actual whistle-blower complaint. That’s much different than just the transcript. So there — this is really going to be something
that’s going to continue to develop. And the White House is still trying to put
together their plan. WILLIAM BRANGHAM: We saw that the president
today was also touting his approval rating amongst the GOP and tweeting out that percentage. Obviously, we have an election coming. That seems to be the sort of low rumble underneath
all of this. Does the president see that this is a threat
to him, or does he see that this might be a benefit to him? YAMICHE ALCINDOR: Impeachment is really a
double-edged sword for President Trump. On the one hand, publicly, he’s saying that
impeachment would be positive for him, it would help him get reelected by energizing
his voters. But, privately, people that are close to the
president are also very worried about whether or not this is going to be too distracting
for him, that he’s going to be so focused on impeachment and impeachment inquiries that
he’s not going to be focused on what Republicans want to get done in their time in office. Now, I have also been talking to people at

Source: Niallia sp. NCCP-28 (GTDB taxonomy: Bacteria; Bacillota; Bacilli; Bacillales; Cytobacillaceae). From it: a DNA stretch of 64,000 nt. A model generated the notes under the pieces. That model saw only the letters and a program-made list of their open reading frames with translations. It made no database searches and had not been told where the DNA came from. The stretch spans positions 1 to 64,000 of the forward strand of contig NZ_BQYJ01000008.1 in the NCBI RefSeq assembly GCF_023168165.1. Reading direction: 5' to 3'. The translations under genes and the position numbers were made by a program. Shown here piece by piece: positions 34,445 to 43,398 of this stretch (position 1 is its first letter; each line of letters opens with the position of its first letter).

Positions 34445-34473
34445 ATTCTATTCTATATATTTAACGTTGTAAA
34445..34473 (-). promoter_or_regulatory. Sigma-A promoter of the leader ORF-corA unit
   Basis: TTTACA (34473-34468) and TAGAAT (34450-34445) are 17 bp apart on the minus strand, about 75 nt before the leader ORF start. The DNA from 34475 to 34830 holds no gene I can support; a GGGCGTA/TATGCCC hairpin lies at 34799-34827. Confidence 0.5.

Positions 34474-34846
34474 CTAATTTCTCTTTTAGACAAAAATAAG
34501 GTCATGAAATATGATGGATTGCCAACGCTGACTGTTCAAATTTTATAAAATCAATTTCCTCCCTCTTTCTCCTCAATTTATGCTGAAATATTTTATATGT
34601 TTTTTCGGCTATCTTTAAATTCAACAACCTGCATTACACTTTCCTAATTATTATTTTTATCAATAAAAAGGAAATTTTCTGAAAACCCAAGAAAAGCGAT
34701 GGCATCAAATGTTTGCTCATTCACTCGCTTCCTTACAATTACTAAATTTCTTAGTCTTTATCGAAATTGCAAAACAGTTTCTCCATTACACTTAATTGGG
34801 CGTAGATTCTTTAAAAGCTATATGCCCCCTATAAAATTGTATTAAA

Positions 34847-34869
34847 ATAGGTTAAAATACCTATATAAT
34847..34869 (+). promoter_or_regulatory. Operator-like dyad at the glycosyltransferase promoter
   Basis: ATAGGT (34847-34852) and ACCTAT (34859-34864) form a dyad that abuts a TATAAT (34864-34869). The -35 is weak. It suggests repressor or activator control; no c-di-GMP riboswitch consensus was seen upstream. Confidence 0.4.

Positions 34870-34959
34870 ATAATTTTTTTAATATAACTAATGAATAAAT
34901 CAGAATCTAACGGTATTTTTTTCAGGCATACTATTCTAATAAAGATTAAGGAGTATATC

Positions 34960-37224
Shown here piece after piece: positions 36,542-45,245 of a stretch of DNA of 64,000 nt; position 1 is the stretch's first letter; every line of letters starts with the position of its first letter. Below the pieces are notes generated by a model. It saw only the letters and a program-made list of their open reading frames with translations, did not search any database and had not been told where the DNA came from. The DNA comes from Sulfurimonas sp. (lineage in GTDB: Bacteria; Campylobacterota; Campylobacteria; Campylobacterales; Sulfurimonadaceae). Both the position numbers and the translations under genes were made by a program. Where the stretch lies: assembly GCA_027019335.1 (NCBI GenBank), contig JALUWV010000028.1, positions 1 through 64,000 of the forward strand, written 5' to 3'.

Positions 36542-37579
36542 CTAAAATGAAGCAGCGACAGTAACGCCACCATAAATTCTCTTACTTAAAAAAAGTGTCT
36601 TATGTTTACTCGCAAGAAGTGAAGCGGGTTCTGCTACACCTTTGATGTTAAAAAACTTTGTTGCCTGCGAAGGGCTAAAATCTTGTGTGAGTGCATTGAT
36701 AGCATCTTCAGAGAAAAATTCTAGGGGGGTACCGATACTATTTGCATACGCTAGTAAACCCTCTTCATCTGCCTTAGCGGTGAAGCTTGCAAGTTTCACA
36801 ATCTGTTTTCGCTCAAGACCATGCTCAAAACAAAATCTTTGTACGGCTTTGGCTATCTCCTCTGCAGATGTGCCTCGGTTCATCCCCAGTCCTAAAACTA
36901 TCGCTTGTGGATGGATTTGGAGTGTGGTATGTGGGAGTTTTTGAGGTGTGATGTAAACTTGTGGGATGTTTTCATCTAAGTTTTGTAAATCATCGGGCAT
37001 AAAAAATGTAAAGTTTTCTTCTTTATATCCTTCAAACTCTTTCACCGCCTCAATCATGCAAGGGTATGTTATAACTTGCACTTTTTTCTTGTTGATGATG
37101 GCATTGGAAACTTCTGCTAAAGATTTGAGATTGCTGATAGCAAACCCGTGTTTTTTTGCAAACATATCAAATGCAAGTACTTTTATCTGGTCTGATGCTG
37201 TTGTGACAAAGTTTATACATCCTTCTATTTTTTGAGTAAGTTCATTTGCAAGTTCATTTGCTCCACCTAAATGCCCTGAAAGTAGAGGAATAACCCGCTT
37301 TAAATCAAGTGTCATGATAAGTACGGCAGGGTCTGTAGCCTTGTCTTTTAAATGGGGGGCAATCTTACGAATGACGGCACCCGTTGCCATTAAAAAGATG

the campaign. And the campaign was actually fund-raising
off of this idea that the president might be impeached. They were collecting money and asking supporters
for money for what they were calling an impeachment defense task force. The other thing to note is that the campaign
manager, Brad Parscale, the campaign manager of President Trump’s 2020 election bid, he
was actually saying that this is going to, again, mobilize voters here. Now, I should say, there are risks on both
sides. And I have been talking to Democratic sources
and Republican sources all day who essentially are saying, we got here because people were
really worried about whether or not this was going to be something good for either party. So what we’re going to see is really rifts
on both sides, and people really trying to figure out whether or not this is going to
be good for their party. WILLIAM BRANGHAM: All right, Yamiche and Lisa,
thanks for bringing us up to speed.